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 Hyderabad Blues 2
Director :
Starring :
 Nagesh Kukunoor
 Nagesh Kukunoor, Jyoti Dogra, Tisca Arora

By Subhash K. Jha, IANS Send to Friend

All right, the good news first. Nagesh Kukunoor's "Hyderabad Blues" sequel is just the appetizing stuff we were all hoping for.

After his grossly underrated "3 Deewaarein" last year, Kukunoor needed to return to his roots. The small but engaging film takes capricious semi-satirical swipes at middleclass mores.

Varun Naidu hasn't changed since we last met him six years ago. Still toothy and a bit flustered by the great Indian chaos, the most radical change in his life since we last met him is the dissolution of his green-card status.

If the original film celebrated the otherness of the foreign-returned dude with an attitude, "Hyderabad Blues 2" (HB2) celebrates his oneness with the spirit of chaos in Hyderabad.

The backroom jokes and the all-boys' babble over a game of cards are among the highlights of HB2 - arguably the smartest, sassiest sequel this country's cinema has produced.

I don't think any film has so effectually been able to capture the spirit of corny, lascivious but innocuous camaraderie among male friends as they discuss - what else? - women and sex, in that order.

Back home there's Varun's strangely disaffected-looking wife Ashwini (Jyoti Dogra) pining to experience birth pangs. Her plotting and planning with best friend Seema (Elahi Heptoolah, delightfully free-spirited) to get her husband to comply with her fertility ambitions make the sequel far more 'sexy' than the earlier film.

Sexy of course is a 'relative' term in "Hyderabad Blues". The relatives come with the territory in the couple's togetherness. The manner in which Kukunoor portrays the whole familial scenario makes him a disarmingly subverted Sooraj Barjatya.

"I don't know which of you I should kill first," Varun rolls his eyes at his parents after they mess up his one chance to get back with his sulking wife.

Oh, didn't I say? The baby plans in Varun and Ashwini's cosy life dissolve into a divorce-like situation after Varun nearly commits adultery! Or rather commits mental adultery. Whatever!

The voracious new floor manager Menaka (Tisca Arora) in Varun's office, who happily admits she has 'made a career' out of seducing her bosses, gives Varun a peer into her cleavage. And a disgruntled staffer - pulled up earlier for sexual harassment - squeals to Varun's wife about the could've-been-adultery.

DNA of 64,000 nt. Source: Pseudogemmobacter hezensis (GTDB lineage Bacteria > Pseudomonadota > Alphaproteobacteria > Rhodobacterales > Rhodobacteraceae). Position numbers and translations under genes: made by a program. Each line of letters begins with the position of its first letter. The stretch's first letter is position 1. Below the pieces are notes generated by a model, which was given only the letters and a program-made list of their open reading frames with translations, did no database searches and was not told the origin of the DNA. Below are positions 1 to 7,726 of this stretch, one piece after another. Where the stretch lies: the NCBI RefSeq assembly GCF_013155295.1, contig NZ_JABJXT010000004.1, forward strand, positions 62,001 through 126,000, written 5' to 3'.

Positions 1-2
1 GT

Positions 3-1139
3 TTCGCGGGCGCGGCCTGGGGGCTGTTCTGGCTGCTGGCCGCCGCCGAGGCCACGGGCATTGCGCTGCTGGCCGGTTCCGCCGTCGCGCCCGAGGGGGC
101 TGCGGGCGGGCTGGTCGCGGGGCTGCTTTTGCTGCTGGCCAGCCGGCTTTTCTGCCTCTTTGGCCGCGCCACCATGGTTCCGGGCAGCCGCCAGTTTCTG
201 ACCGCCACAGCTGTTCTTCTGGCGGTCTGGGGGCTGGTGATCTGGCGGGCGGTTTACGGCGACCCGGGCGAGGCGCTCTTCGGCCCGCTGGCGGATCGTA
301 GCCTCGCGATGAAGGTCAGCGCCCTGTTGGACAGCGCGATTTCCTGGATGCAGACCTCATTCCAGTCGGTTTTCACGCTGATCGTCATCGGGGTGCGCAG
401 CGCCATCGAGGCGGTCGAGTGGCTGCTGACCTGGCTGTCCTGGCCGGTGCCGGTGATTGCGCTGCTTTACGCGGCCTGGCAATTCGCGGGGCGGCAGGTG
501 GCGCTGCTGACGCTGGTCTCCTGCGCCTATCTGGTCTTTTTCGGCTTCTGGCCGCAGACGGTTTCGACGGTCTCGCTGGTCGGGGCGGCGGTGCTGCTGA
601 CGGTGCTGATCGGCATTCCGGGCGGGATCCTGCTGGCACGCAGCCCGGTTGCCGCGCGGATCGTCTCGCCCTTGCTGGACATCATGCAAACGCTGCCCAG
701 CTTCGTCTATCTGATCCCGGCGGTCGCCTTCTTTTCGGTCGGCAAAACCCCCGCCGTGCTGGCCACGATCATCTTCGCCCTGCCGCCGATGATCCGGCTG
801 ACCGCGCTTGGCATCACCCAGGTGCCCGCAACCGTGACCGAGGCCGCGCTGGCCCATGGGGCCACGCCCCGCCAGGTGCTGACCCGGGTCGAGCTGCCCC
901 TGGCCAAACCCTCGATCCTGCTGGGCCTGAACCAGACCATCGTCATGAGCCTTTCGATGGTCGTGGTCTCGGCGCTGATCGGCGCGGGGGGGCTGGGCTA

The rest of the story follows a craggily comic and quirky path, with Ashwini sending her repentant husband back to the US. It's a bit of a been-there-done-it-all marital drama but played out at an unusual octave.

We almost expect a last-minute airport reunion between the couple. But aha! Kukunoor is smarter than we think. He delays the inevitable. The reunion comes at an expatriate cousin's traditional wedding where, amidst the sounds of marital vows, Ashwini sobs her sorry to Varun.

On the surface, HB2 follows all the rules of the traditional romantic comedy. It has the chirpy chutzpah of a Woody Allen fable and the musical aspirations of a traditional Hindi romantic musical - the sporadic songs on the soundtrack are sensibly introduced into the narration.

But beyond the savvy dialogues and the raunchy-and-comic rituals of romanticism, Kukunoor creates a world of lived-in characters who seem to have been onscreen long before G.S. Bhaskar's quietly inquisitive camera was switched on.

While Kukunoor is so in-character as Varun that it's impossible to imagine any other actor replacing him, Jyoti Dogra's performance lacks sunshine.

Playing the realistic versions of the roles that Anil Kapoor and Tabu did in "Biwi No.1", Elahi Heptoolah and to a lesser degree, Vikram Inaamdar, as the protagonist's friends are delightful.

Heptoolah as the busybody running home and a marriage bureau is such a natural, we wonder if she knows what many Kukunoor's characters don't: that life can be taken seriously only at the individual's own risk.

Curiously, Kukunoor introduces homosexuality into the picture a little late in the day, when Ashwini's doctor-colleague -- in a sequence that's somewhat contrived and badly acted -- confesses his sexual preference. "I'm not ashamed of being gay. But it's the loneliness that bothers me," he says.

The character's confession stands out in a film and a scenario where no one is ever alone, or given the chance to be lonely. Swarming with characters and teeming with remarks that replicate the rhythms of the educated middleclass, HB2 is the most likeable multiplex film in ages.

The hybridised Hindi-Telugu-English dialogues, which were undoubtedly the USP of "Hyderabad Blues", are the laugh-line in this charming tale of heartbreak and laughter in the city of the Charminar.

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